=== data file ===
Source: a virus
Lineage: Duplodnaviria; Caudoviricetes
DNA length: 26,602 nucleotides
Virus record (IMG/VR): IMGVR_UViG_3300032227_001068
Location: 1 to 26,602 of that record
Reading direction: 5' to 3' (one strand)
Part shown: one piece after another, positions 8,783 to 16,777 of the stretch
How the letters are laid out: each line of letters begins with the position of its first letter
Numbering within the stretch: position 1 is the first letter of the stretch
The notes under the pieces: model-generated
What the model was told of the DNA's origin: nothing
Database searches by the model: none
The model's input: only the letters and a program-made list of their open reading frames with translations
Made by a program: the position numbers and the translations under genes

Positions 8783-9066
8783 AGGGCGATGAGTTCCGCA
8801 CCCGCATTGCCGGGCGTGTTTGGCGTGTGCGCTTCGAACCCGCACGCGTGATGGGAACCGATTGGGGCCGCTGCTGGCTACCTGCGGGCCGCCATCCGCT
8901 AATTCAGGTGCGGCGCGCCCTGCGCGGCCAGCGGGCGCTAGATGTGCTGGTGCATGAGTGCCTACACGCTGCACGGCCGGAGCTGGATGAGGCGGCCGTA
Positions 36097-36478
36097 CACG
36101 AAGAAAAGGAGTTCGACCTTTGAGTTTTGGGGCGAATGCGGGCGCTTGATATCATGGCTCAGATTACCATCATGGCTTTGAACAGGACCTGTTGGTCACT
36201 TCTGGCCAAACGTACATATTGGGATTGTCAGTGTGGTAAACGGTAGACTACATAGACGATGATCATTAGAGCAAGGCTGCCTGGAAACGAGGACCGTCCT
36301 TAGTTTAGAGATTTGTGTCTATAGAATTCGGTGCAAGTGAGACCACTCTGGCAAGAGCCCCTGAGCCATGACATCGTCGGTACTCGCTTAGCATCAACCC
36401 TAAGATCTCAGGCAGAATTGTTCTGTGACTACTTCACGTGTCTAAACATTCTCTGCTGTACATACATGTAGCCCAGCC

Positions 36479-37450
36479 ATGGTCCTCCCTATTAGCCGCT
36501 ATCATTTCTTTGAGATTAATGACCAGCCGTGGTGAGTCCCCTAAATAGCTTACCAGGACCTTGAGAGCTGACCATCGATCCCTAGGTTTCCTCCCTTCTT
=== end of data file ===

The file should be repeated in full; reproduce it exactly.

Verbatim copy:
Source: a virus
Lineage: Duplodnaviria; Caudoviricetes
DNA length: 26,602 nucleotides
Virus record (IMG/VR): IMGVR_UViG_3300032227_001068
Location: 1 to 26,602 of that record
Reading direction: 5' to 3' (one strand)
Part shown: one piece after another, positions 8,783 to 16,777 of the stretch
How the letters are laid out: each line of letters begins with the position of its first letter
Numbering within the stretch: position 1 is the first letter of the stretch
The notes under the pieces: model-generated
What the model was told of the DNA's origin: nothing
Database searches by the model: none
The model's input: only the letters and a program-made list of their open reading frames with translations
Made by a program: the position numbers and the translations under genes

Positions 8783-9066
8783 AGGGCGATGAGTTCCGCA
8801 CCCGCATTGCCGGGCGTGTTTGGCGTGTGCGCTTCGAACCCGCACGCGTGATGGGAACCGATTGGGGCCGCTGCTGGCTACCTGCGGGCCGCCATCCGCT
8901 AATTCAGGTGCGGCGCGCCCTGCGCGGCCAGCGGGCGCTAGATGTGCTGGTGCATGAGTGCCTACACGCTGCACGGCCGGAGCTGGATGAGGCGGCCGTA
Positions 36097-36478
36097 CACG
36101 AAGAAAAGGAGTTCGACCTTTGAGTTTTGGGGCGAATGCGGGCGCTTGATATCATGGCTCAGATTACCATCATGGCTTTGAACAGGACCTGTTGGTCACT
36201 TCTGGCCAAACGTACATATTGGGATTGTCAGTGTGGTAAACGGTAGACTACATAGACGATGATCATTAGAGCAAGGCTGCCTGGAAACGAGGACCGTCCT
36301 TAGTTTAGAGATTTGTGTCTATAGAATTCGGTGCAAGTGAGACCACTCTGGCAAGAGCCCCTGAGCCATGACATCGTCGGTACTCGCTTAGCATCAACCC
36401 TAAGATCTCAGGCAGAATTGTTCTGTGACTACTTCACGTGTCTAAACATTCTCTGCTGTACATACATGTAGCCCAGCC

Positions 36479-37450
36479 ATGGTCCTCCCTATTAGCCGCT
36501 ATCATTTCTTTGAGATTAATGACCAGCCGTGGTGAGTCCCCTAAATAGCTTACCAGGACCTTGAGAGCTGACCATCGATCCCTAGGTTTCCTCCCTTCTT